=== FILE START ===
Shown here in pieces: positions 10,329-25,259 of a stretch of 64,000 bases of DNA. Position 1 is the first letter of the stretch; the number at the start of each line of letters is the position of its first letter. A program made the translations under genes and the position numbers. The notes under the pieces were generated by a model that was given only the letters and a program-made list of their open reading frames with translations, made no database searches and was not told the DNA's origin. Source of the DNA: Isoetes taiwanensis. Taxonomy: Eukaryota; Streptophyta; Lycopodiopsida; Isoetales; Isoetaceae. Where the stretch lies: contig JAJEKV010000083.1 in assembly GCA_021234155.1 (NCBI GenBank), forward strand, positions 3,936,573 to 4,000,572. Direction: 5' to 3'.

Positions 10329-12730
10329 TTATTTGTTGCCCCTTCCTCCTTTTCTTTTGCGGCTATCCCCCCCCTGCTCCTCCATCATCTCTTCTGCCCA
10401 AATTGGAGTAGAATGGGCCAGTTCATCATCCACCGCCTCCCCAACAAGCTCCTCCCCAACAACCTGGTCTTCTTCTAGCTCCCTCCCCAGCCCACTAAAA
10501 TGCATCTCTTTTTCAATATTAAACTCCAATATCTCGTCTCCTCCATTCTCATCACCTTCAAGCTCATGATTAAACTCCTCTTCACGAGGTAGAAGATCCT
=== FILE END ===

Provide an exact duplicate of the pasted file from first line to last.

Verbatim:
Shown here in pieces: positions 10,329-25,259 of a stretch of 64,000 bases of DNA. Position 1 is the first letter of the stretch; the number at the start of each line of letters is the position of its first letter. A program made the translations under genes and the position numbers. The notes under the pieces were generated by a model that was given only the letters and a program-made list of their open reading frames with translations, made no database searches and was not told the DNA's origin. Source of the DNA: Isoetes taiwanensis. Taxonomy: Eukaryota; Streptophyta; Lycopodiopsida; Isoetales; Isoetaceae. Where the stretch lies: contig JAJEKV010000083.1 in assembly GCA_021234155.1 (NCBI GenBank), forward strand, positions 3,936,573 to 4,000,572. Direction: 5' to 3'.

Positions 10329-12730
10329 TTATTTGTTGCCCCTTCCTCCTTTTCTTTTGCGGCTATCCCCCCCCTGCTCCTCCATCATCTCTTCTGCCCA
10401 AATTGGAGTAGAATGGGCCAGTTCATCATCCACCGCCTCCCCAACAAGCTCCTCCCCAACAACCTGGTCTTCTTCTAGCTCCCTCCCCAGCCCACTAAAA
10501 TGCATCTCTTTTTCAATATTAAACTCCAATATCTCGTCTCCTCCATTCTCATCACCTTCAAGCTCATGATTAAACTCCTCTTCACGAGGTAGAAGATCCT